Laki erupted on June 8, 1783, in southern Iceland. Over the course of eight months, this volcano covered 965 square miles with 3.7 quadrillion gallons of lava. Its volcanic ash poisoned both the land and sea. The sun turned bloodred. Nothing could grow, boats could not navigate, and the fish fled the area. Severe fluorine intoxication caused the animals to develop growths and swollen mouths and become bloated. Half of Iceland’s cattle population and a quarter of all their sheep and horses died. One-fifth of Iceland’s population — 9,000 people — died, most from starvation. And the cloud of toxic dust and sulfur dioxide spread to Europe, wilting the grass as far away as Padua. The air became toxic; many farm workers in England died. For two years afterward, bizarre weather crises continued to occur throughout Europe, North America, Africa and the Middle East, causing droughts, floods and harsh winters, all as a result of Laki. Here’s how one Icelandic survivor described the “Mist Hardships,” as these times have come to be known: “The horses lost all their flesh, the skin began to rot off along the spines. The sheep were affected even more wretchedly. There was hardly a part on them free of swellings, especially their jaws, so large that they protruded through the skin… Both bones and gristle were as soft as if they had been chewed,” wrote Rev. Jon Steingrimsson. Anyone who lived through this and thought it was the End of Days gets a pass.


Another pestilence was also making people believe it was the end of times, and that was the good ol’ Bubonic Plague, aka the Black Death. Stretching across Europe and Russia from 1346 to 1353, this plague killed 60% of Europe’s entire population — around 50 million people — all through the stealth of fleas and ships. And as the plague spread from harbor to harbor, flea to rat to human, most of the religious leaders were claimed by the disease due to their proximity with the sick. Without their guidance, many peasants believed they were living in the end of times. Some turned to religion and filled the Church’s coffers; others to debauchery and ruin. Soon flagellants began to flog themselves in the streets to atone for the sins they believed had brought this plague upon them. Luckily Iceland and Finland, due to their isolation, were unaffected, though Iceland paid for this about 50 years later.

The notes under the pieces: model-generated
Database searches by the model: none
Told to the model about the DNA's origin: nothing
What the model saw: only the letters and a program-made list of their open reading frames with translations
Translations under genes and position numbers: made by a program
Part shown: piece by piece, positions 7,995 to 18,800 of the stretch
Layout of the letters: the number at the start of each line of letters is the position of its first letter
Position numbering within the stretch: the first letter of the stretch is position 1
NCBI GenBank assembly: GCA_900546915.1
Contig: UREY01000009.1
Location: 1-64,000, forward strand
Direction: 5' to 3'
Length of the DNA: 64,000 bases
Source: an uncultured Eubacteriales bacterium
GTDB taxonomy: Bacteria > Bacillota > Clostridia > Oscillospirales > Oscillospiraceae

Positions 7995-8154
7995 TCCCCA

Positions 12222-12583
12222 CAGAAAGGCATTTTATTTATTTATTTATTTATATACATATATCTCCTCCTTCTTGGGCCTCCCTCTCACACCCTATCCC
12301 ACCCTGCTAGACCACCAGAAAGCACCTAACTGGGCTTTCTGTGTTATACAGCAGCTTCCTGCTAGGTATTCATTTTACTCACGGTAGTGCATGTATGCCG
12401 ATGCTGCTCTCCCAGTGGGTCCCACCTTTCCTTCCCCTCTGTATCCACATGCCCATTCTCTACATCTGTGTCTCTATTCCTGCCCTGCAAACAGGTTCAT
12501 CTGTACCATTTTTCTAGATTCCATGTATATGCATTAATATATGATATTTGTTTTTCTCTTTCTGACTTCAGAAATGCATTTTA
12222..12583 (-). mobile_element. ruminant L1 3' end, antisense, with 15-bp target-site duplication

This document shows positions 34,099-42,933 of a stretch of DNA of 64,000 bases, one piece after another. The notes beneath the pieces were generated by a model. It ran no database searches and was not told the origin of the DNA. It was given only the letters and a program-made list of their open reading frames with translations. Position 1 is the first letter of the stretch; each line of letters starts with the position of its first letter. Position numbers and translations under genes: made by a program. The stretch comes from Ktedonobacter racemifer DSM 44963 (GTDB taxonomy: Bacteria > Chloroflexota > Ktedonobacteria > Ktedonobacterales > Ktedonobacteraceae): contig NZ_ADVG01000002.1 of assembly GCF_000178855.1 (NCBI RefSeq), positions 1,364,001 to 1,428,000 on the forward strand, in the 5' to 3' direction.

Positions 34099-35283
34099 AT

In 1820, a 15-year-old Scottish girl named Margaret McDonald claimed to have a vision regarding the end of the world. Specifically, she cited that only a chosen few would be saved from this Armageddon, which took the shape of a “purifying fire.” In 1827, the evangelist John Darby was preaching a similar idea in London, claiming Christians would be saved from the end of the world, which would occur after a period of hardship. Between these two, the idea of the Rapture was born, though it would not be popularized until Hal Lindsey’s best-selling nonfiction book Late Great Planet Earth swept through the 1970s. In it, he claimed the world would end before December 31, 1988. 88 Reasons Why the Rapture Will Be in 1988 by Edgar Whisenant hit bookstores that same year, selling some 4.5 million copies. When the world failed to end, both men tried to adjust, with Lindsey changing his prediction each decade from the 1980s through the 2000s. But it didn’t matter — the idea stuck and a genre of prophecy books was born.

Enter the Left Behind series by Jerry Jenkins and Tim LaHaye, which has spanned over 17 novels from 1995 to 2007 as well as four major films from 2000 to 2014. The world described in the books is one after the Rapture has already taken place, and those left behind are forced to survive amid chaos. Oh, and a Romanian politician becomes secretary-general of the United Nations. Unknown to almost everyone: he’s also the Antichrist. And one family of born-again Christians must save the lost and prepare them for the next seven years of judgment. Over 63 million Left Behind books have sold.

And then there is Harold Camping, the Christian preacher from Oakland, California, who’s been predicting the Rapture since 1992. In fact, Camping has predicted the end of the world taking place mid-September 1994, then March 31, 1995, then May 21, 2011, and finally October 21, 2011. He also predicted earthquakes taking place in New Zealand to accompany the end of times, but sadly — for Harold — none of this has occurred. Even more tragic, in 2011 the 89-year-old preacher and his followers spent more than $100 million on advertising this false prediction. When asked how he felt when the Rapture didn’t arrive in May 2011, Camping replied, “It’s been a really tough weekend.”